The purpose of a searching and fearless moral inventory is to sort through the confusion and contradiction that we have experienced in our lives. We have begun a new way of life and need to rid ourselves of the burdens and traps that controlled us and prevented us from growing. Through step four, we will begin our journey of finding out who we really are. Up to this point, we have been experts at self-deception and rationalization. By writing an inventory, we can overcome these obstacles. Honest self-assessment is one of the keys to our new lives.
The fourth step is the beginning of a new era in our recovery. Working steps 4-9 can be thought of as a process within a process, where we use the information we learned from the previous step to help us get through the next. This method of learning about ourselves is as much about learning our character assets as it is about learning the nature of our wrongs. It will help us to highlight the unresolved pain and conflicts of our past so that we are no longer at their mercy. It provides us with a choice and a measure of freedom.
So you might wonder what it means to take “searching and fearless” “moral” inventory. Within this step, the word “moral” has nothing to do with specific codes of behavior, societal norms, or the judgment of an authority figure. A moral inventory is something we can use to discover ourselves morally, our own morals, principles, and values. They don’t have to relate in any way to the principles, morals, or values of others. A searching and fearless inventory involves continuing with the inventory despite our fears. It means having the courage to be honest, no matter how we feel about it, even if it makes us cringe inside. It requires determination to be thorough, even when it seems as though we have written enough. Finally, it means having enough faith to trust the process and trust our Higher Power to give us the ability to make it through.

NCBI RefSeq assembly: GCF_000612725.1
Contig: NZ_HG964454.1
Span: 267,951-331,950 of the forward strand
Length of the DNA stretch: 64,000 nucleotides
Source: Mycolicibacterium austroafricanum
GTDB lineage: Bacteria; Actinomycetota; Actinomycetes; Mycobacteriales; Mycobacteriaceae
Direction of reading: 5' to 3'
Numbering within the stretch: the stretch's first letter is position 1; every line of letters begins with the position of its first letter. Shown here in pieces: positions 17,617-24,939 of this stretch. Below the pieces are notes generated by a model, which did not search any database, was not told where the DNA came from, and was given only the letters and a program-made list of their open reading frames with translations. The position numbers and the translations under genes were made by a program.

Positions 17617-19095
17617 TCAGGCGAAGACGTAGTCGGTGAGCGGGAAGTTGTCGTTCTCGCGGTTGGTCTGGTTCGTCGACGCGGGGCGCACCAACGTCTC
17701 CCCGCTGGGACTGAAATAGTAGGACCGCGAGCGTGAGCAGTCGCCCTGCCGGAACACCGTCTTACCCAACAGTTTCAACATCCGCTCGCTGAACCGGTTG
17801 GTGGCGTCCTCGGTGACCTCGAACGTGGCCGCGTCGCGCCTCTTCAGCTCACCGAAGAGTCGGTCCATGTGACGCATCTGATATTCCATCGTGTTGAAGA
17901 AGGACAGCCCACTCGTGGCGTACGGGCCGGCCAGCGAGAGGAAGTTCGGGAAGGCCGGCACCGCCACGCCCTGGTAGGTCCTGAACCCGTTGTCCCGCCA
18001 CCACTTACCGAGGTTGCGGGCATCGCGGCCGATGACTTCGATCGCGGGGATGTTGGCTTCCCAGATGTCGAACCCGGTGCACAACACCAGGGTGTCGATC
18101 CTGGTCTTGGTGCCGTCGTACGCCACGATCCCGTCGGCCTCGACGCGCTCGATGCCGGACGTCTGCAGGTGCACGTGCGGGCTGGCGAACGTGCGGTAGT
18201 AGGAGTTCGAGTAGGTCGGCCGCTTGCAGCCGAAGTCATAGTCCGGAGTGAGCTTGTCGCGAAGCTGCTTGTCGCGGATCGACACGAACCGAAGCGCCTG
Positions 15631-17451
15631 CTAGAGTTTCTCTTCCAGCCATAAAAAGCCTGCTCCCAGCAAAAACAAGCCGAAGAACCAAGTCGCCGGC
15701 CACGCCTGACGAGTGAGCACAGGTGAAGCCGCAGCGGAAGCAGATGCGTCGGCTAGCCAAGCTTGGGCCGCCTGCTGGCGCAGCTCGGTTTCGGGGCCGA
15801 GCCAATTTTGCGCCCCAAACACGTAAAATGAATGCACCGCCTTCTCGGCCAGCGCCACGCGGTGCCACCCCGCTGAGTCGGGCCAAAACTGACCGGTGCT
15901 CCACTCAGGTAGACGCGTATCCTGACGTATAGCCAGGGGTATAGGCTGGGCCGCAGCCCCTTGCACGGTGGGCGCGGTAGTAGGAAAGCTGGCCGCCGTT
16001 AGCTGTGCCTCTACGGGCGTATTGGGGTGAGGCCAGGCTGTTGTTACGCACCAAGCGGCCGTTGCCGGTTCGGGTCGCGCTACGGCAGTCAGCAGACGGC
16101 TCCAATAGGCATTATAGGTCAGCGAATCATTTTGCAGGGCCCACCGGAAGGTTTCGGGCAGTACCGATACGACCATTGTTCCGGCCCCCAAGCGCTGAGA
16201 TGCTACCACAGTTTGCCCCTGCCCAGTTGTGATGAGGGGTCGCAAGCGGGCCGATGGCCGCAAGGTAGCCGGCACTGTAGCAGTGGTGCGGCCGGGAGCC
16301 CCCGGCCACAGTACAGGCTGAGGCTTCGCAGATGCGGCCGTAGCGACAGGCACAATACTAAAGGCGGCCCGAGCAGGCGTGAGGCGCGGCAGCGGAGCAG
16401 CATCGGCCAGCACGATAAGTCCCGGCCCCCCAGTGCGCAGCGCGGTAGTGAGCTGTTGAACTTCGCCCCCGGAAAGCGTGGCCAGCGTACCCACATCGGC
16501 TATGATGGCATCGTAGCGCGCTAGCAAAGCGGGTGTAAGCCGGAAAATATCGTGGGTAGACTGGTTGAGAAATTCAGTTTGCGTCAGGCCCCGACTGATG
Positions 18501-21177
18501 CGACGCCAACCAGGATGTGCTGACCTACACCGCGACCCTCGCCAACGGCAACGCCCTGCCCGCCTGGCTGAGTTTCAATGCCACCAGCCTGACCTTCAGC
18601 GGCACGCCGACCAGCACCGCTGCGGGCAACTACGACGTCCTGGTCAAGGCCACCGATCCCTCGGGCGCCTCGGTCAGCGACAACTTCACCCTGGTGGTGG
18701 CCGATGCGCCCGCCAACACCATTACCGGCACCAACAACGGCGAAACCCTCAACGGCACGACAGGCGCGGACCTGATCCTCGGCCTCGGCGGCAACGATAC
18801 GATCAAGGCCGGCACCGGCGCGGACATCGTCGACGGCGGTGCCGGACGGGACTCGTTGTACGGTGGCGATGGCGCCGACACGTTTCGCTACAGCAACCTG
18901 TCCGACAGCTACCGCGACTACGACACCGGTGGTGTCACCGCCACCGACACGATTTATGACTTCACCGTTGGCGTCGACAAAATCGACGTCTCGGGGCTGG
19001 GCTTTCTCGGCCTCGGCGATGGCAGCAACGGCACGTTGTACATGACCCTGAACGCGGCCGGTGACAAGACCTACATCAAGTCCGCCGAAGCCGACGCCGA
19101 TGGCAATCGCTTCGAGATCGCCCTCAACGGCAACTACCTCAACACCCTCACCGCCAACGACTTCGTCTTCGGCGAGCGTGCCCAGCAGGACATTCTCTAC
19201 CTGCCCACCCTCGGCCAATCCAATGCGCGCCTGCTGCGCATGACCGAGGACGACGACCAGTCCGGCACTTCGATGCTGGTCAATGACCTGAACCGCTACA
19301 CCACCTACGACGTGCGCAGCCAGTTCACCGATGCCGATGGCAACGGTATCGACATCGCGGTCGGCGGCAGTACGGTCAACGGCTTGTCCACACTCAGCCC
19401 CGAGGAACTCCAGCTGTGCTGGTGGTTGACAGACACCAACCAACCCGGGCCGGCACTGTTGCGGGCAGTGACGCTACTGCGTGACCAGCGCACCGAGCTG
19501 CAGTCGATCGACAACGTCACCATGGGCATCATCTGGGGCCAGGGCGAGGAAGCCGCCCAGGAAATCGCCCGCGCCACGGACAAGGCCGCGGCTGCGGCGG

Ultimately, an inventory becomes a sort of relief, because, as you will learn, the pain of doing it is less than the pain of not doing it. Through step four, we learn that pain can be a motivating force in recovery. It can motivate us to remain sober so that we no longer feel the need to isolate or let the things that are bothering us build up. When issues surface, we acknowledge them. We begin to really enjoy our recovery because we have discovered a way to resolve shame, guilt, and resentment. By acknowledging them, we have released the stress that was once trapped inside of us. We have developed an ability to survive our emotions! Today you can have relief from the stress you have been carrying around. Today you can become or remain motivated to overcome your past. Today you can remain sober!